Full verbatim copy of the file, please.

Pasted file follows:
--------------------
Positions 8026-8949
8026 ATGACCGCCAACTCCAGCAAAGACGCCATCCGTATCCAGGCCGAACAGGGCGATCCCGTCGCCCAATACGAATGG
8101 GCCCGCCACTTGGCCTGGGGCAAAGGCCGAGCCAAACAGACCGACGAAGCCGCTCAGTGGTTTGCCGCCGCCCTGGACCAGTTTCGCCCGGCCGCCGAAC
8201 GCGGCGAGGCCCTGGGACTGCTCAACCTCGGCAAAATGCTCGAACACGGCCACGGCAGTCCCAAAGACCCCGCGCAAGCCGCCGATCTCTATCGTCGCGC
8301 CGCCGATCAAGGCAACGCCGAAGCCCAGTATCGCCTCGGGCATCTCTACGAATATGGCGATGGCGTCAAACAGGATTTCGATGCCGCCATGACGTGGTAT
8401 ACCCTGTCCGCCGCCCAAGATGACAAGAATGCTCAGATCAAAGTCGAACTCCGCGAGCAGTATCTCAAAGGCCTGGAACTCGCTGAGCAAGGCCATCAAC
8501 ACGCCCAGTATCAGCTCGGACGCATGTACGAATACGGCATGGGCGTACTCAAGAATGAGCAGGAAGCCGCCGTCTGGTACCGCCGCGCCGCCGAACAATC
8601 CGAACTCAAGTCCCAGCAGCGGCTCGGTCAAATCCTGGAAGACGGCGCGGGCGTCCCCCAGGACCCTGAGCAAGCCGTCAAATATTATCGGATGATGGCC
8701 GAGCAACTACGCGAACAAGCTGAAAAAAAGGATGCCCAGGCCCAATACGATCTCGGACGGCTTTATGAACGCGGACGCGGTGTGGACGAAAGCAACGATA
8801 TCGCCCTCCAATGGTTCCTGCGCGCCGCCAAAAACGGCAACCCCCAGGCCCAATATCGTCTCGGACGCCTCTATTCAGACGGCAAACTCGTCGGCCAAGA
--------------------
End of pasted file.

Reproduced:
Positions 8026-8949
8026 ATGACCGCCAACTCCAGCAAAGACGCCATCCGTATCCAGGCCGAACAGGGCGATCCCGTCGCCCAATACGAATGG
8101 GCCCGCCACTTGGCCTGGGGCAAAGGCCGAGCCAAACAGACCGACGAAGCCGCTCAGTGGTTTGCCGCCGCCCTGGACCAGTTTCGCCCGGCCGCCGAAC
8201 GCGGCGAGGCCCTGGGACTGCTCAACCTCGGCAAAATGCTCGAACACGGCCACGGCAGTCCCAAAGACCCCGCGCAAGCCGCCGATCTCTATCGTCGCGC
8301 CGCCGATCAAGGCAACGCCGAAGCCCAGTATCGCCTCGGGCATCTCTACGAATATGGCGATGGCGTCAAACAGGATTTCGATGCCGCCATGACGTGGTAT
8401 ACCCTGTCCGCCGCCCAAGATGACAAGAATGCTCAGATCAAAGTCGAACTCCGCGAGCAGTATCTCAAAGGCCTGGAACTCGCTGAGCAAGGCCATCAAC
8501 ACGCCCAGTATCAGCTCGGACGCATGTACGAATACGGCATGGGCGTACTCAAGAATGAGCAGGAAGCCGCCGTCTGGTACCGCCGCGCCGCCGAACAATC
8601 CGAACTCAAGTCCCAGCAGCGGCTCGGTCAAATCCTGGAAGACGGCGCGGGCGTCCCCCAGGACCCTGAGCAAGCCGTCAAATATTATCGGATGATGGCC
8701 GAGCAACTACGCGAACAAGCTGAAAAAAAGGATGCCCAGGCCCAATACGATCTCGGACGGCTTTATGAACGCGGACGCGGTGTGGACGAAAGCAACGATA
8801 TCGCCCTCCAATGGTTCCTGCGCGCCGCCAAAAACGGCAACCCCCAGGCCCAATATCGTCTCGGACGCCTCTATTCAGACGGCAAACTCGTCGGCCAAGA